At first, the stock market can appear a daunting prospect. Hundreds if not thousands of companies to choose from, a range of different markets, a bewildering choice of brokers, investment strategies and trading methods, and a regulatory backdrop that speaks of precipitous decisions, misleading information, corporate finance deals creating unimaginable quantities of wealth, and plenty of evidence that, as responsible stockbrokers always caution, share market investment is not for everyone. How to make sense of the innumerable opportunities, risks and different approaches to the market?
The starting point for all investment is risk, and never less than in the stock market. Unlike a bank deposit where only credit risk need be entertained, share values can most certainly oscillate and even touch zero. Dividends likewise are never guaranteed, whilst the most profitable investments can frequently be those that for decades do not even pay dividends at all. Market risk is omnipresent; but so is liquidity risk, the danger that an investor may not be able to sell without a heavy loss, although stock markets by their very nature are aimed at alleviating this particular risk. Overall, any investor must develop a risk appetite: they must decide how they will measure risk – a frequently used measure is the relationship between overall return by comparison to the market as a whole and the range of stock prices over a given period, known as the Sharpe ratio, but this ignores the lack of correlation between corporate bankruptcy and volatility – no measure of risk is perfect.
Then they must decide how much risk is acceptable for the target return. That includes at least three issues. First, diversification requirements. A few companies may be identified as star performers, but most investors are rightly wary of too narrow a portfolio, whether by sector, by stage of development, by regional or national focus or by technology. Many individual investors choose collective investments such as Exchange Traded Funds (ETFs) for precisely this reason. Second, the need for either capital gains or regular dividends, and the duration of investment – whether to become a trader, or stick with passive or virtually passive investment – which is part of the suite of risk analysis, including how much time the investor plans to allocate to stock market trading or market watching. And finally, currency risk: stock markets in developing countries usually provide a better return in local currencies for good reason – there is a risk against the US$, sterling or whatever reporting currency the investor actually has and against which the portfolio will be measured in terms of performance. The stock market is only one potential destination for investment funds – another step in the process is to make a thorough comparison with alternatives – including, in current market conditions and at least for the bold, Initial Coin Offerings rather than the more conventional Initial Public Offerings. The outcome will depend on highly personal considerations – age, income, wealth, expenditure requirements, and planning – or their parallel in fund management, the stated objectives of the fund and the requirements of unit holders. It is, inevitably, a dynamic process that repays constant review.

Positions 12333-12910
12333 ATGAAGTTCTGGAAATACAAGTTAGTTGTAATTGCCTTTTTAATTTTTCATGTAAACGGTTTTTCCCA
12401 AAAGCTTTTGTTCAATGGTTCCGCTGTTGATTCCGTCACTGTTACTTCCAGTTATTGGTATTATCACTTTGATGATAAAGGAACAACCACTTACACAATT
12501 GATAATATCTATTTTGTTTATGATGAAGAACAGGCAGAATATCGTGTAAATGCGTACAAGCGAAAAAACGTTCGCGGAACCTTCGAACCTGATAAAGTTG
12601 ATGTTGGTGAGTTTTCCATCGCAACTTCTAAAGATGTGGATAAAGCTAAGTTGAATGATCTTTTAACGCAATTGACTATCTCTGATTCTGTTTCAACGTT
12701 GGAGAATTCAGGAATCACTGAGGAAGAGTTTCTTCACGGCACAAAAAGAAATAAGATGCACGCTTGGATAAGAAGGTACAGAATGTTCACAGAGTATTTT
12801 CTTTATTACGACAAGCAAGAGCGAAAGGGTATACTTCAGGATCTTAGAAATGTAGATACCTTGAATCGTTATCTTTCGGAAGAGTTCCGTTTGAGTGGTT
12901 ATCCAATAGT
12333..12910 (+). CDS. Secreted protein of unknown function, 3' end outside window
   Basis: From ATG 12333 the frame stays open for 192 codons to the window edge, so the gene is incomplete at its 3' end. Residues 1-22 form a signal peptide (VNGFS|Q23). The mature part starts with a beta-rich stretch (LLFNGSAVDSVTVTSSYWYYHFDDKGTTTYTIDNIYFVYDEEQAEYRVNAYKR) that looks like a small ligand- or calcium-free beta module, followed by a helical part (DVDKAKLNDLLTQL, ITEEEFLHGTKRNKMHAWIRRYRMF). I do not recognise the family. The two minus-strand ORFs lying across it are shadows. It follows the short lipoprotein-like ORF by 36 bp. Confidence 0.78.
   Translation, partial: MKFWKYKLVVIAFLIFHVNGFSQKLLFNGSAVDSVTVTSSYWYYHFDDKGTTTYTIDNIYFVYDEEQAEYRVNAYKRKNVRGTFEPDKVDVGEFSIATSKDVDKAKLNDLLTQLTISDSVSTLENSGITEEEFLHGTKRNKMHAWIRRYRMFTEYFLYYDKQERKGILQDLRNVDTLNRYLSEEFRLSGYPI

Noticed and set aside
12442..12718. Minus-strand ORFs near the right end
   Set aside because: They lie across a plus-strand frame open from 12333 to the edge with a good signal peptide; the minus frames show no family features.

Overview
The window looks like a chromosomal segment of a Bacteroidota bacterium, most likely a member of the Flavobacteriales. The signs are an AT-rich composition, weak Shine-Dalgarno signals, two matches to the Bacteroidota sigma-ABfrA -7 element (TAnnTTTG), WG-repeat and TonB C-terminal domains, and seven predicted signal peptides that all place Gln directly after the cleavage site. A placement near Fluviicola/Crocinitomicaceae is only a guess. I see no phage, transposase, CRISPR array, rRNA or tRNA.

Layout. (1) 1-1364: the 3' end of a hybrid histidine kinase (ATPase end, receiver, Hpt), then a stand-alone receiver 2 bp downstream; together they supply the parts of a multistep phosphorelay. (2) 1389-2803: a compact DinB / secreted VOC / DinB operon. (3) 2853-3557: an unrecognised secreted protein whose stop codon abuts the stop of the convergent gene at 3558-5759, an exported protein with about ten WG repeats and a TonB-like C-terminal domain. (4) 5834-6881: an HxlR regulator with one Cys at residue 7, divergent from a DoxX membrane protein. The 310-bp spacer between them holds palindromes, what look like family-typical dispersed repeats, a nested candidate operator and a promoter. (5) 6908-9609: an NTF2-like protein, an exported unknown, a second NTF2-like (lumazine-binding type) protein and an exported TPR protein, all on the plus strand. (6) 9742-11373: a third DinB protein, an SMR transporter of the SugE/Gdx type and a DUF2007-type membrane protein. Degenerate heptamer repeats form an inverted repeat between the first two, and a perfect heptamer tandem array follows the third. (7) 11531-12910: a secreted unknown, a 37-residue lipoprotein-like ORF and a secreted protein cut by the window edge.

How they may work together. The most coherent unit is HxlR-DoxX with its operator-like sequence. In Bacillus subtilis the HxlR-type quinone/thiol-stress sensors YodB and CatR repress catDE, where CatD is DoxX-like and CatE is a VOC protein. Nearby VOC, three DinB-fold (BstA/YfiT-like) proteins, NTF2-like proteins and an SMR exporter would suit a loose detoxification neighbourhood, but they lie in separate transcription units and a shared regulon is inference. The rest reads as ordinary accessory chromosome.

After risk appetite is determined, the next quest for the investor is information. Recent share prices, historical dividends, market performance and the macro-economic background are key components in the vast panoply of data that investors will need to analyse. The type of data they will need will depend, however, on the investment approach taken. A fundamental investor seeks to predict stock market prices on the basis of real world economics and specific company events. By comparison, a technical stock market investor seeks to derive and extrapolate patterns from share prices. Either way, accurate information is crucial for the investment decision, and what is certain is that markets behave cyclically: timing is crucial for successful stock-market investment.
So too are good, reliable brokers and advisers who provide background information on companies and are regulated to provide investment advice. Smart investors also take careful note of how their advisers are compensated. Not all investment advice is as neutral as it should be: advisers themselves may have interests in the securities themselves, and may even have quite different private perspectives on the attractiveness or otherwise of particular investments than their public advice would suggest, an ethical and legal minefield for advisers and clients alike.
Beyond professional investment advice, getting ahead of the curve as a fund manager or professional investor requires greater understanding of the internal workings of corporates themselves. Part of the secret to the next stage therefore lies in corporate finance training. This provides expertise on issues such as share splits, rights issues, share buy-backs, alphabet stocks, spin-offs and split-offs, and all the other corporate finance techniques that play an enormous role in creating additional value for listed companies. Most investors hold miniscule percentages of corporate stock – the largest investors, fund managers, pension funds and others, do however have the capacity to intervene, through their voting rights, in corporate decision-making.
What is now striking is the globalisation of this entire approach. Studies from as far apart geographically as Bangladesh, Kenya and Papua New Guinea are now reiterating the approach pioneered in Western stock markets. Globalisation is making stock market investment a truly worldwide activity, with lessons learned now being universally applied.
Author Julian Roach of Redcliffe Training